Over the years, this community has worked to counteract
the growing problem of drug abuse with support groups and
Now the Houlton Police Department is gearing up to add another
resource to those efforts by rekindling the Drug Abuse Resistance
Education, or D.A.R.E., program at the Houlton Southside
School after a yearlong hiatus.
Houlton police Officer Steve Nason recently returned from
two weeks of training
in New Hampshire to become a D.A.R.E. officer. He will begin
instructing the SAD 29 pupils in mid-January. The department
did not have a D.A.R.E. officer in the middle school last
year, as Houlton's former D.A.R.E. officer left to take
The D.A.R.E. program offers youth skills to avoid involvement
in drugs, gangs and violence. The program was founded in
1983 and is now being implemented in 75 percent of school
districts in the United States and in more than 43 countries
around the world, according to the D.A.R.E. Web site.
Police Chief Butch Asselin said earlier this week that he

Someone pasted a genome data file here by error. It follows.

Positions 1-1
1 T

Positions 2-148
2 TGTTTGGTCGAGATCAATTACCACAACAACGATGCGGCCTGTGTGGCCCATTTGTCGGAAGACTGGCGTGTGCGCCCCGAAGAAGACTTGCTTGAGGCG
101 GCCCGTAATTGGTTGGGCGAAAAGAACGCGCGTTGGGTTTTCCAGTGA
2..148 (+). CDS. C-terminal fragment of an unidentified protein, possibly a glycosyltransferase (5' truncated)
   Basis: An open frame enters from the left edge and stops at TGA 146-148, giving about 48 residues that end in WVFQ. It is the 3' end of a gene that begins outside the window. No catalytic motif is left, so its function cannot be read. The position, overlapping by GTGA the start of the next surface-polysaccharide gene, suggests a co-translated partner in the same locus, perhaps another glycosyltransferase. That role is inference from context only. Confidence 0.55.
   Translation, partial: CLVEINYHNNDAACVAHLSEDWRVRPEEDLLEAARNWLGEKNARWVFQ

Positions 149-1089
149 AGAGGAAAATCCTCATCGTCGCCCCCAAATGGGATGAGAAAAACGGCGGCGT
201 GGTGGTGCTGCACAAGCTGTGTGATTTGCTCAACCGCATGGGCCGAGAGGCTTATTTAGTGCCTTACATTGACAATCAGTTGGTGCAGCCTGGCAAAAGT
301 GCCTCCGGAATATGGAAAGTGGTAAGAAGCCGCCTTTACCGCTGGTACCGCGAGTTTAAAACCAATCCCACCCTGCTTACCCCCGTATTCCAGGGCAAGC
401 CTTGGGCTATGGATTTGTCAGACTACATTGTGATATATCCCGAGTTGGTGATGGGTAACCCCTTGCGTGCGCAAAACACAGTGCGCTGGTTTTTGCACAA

was excited to have Nason leading the program. "We had the
D.A.R.E. program when I was [police chief] in Skowhegan,
and I believe it is an effective program that helps deter
kids from taking drugs and teaches them about making good
choices," he said. "Officer Nason is a great officer and
a good fit for this position."
Asselin said the program that will be delivered to the students
in Houlton will be slightly revamped. "The usual program
is delivered in 10 weeks, but because of the makeup of the
school system, we believe we can do it in two weeks," he
said. "Officer Nason will be in the school every day, all
day during that time period."
Nason said the two-week D.A.R.E. officer training - which
was delivered in New Hampshire because it no longer is offered
in Maine - was intensive. The program the
students will take part in will be more interactive than
in past years, and the youth will participate in the sessions.
"I am very excited to get started," he said earlier this
week. Nason said he already has begun joining the middle-schoolers
for lunch whenever possible in order to get to know them
better before the program starts.
Already looking to the future, Asselin said he would like
to see the program grow. "I would like to expand it to include
kids from Hodgdon [SAD 70]," he said. "We are all part of
a greater community and we are all dealing with this problem."